Veterans Disability Benefits Statistics – February 2016

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Each month, we’ll dive into the veterans disability benefits statistics released by the U.S. Department of Veterans Affairs (VA). We’ll take a look at what the numbers say and what it could indicate for you and your claim. This will not only give you a better understanding of the process, but you can get a sense of where benefits are falling each month.



Claims Inventory Status

The claims inventory status is reported by the Veterans Benefits Administration. It consists of pension and compensation claims that are awaiting a decision from the VA. At the moment, 856,593 claims fall under this category. This number is 4,000 less than what was seen in January. Since 2013, is has continued to fall or remain relatively consistent each month.

  • As of February 15, 2016: 355,530

  • As of January 18, 2016: 360,593

  • Difference: -5,063

  • Daily churn: -253.15 claims

While the VA has certainly increased its efforts (the claims in inventory are down from 883,930 in July 2012), the current rate still cannot meet demand. If no other applications were to be filed, then it would take the VA almost six years to get through the current inventory status claims at its current rate. That’s directly impacting the fluctuation of the claims backlog.

Claims Backlog Status

Backlogged claims have been waiting on a ratings decision for longer than 125 days. By February 15, that number was up by a little over 5,000 from last month, but continues to remain on trend with slight fluctuations occurring monthly.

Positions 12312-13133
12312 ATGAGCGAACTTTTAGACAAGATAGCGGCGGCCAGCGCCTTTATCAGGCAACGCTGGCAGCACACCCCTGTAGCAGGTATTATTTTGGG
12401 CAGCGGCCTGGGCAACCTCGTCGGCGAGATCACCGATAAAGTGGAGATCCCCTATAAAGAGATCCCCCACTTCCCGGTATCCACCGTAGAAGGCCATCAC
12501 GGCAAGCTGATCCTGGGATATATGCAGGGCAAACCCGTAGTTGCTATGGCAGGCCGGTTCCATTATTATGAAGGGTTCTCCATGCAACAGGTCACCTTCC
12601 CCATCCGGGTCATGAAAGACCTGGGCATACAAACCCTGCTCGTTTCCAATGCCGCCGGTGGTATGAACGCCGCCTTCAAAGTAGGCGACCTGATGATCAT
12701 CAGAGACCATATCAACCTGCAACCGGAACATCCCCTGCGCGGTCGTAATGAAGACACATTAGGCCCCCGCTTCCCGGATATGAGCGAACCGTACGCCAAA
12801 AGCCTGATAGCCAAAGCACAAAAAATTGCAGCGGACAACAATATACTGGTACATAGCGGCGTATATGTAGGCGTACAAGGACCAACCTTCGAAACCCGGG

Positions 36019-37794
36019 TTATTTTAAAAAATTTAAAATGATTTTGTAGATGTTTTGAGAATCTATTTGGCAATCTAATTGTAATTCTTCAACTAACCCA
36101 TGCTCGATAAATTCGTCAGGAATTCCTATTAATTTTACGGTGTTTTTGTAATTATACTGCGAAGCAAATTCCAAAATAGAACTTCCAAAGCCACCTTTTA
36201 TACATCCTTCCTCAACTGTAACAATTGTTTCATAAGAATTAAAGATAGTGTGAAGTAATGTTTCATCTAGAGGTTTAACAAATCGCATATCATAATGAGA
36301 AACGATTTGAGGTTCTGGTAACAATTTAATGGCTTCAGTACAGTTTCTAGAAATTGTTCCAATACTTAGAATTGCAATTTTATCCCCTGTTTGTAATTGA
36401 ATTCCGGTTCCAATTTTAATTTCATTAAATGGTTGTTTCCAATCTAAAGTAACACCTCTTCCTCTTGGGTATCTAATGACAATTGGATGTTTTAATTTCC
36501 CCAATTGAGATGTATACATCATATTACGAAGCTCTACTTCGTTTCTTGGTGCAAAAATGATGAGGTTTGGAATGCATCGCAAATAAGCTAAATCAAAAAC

• As of February 15, 2016: 83,157

  • As of January 18, 2016: ~77,800

  • Difference: +5,357

  • Daily churn: +267.85 claims added to the backlog

The VA is desperately trying to work through its backlog, but the numbers are on the rise again. In late December 2015, the MilitaryTimes reported that the backlog was at 75,000. By mid-January, that number had climbed to almost 78,000, and less than a month later it had already topped 83,000.

But the news isn’t all bad. To put the claims workload into perspective, the backlog is down tremendously since 2013. At its peak, over 600,000 claims were categorized as backlog. In some cases, applicants had to wait years for a determination to be made on their case. The efforts made by the VA to cut through the backlog has positively impacted the system as a whole.

Can An Attorney Help?

If you are looking for assistance to guide you through the veterans benefits applications process, an attorney can be a good resource to turn to. A VA-accredited attorney will be able to help with the collection of medical documents, check on your claims status, and if needed, appeal a denial. On top of that, many attorneys work on a contingency basis, meaning they only get paid once you are awarded benefits.

If you’re ready to connect with a legal representative, simply click on the button below and check your eligibility.

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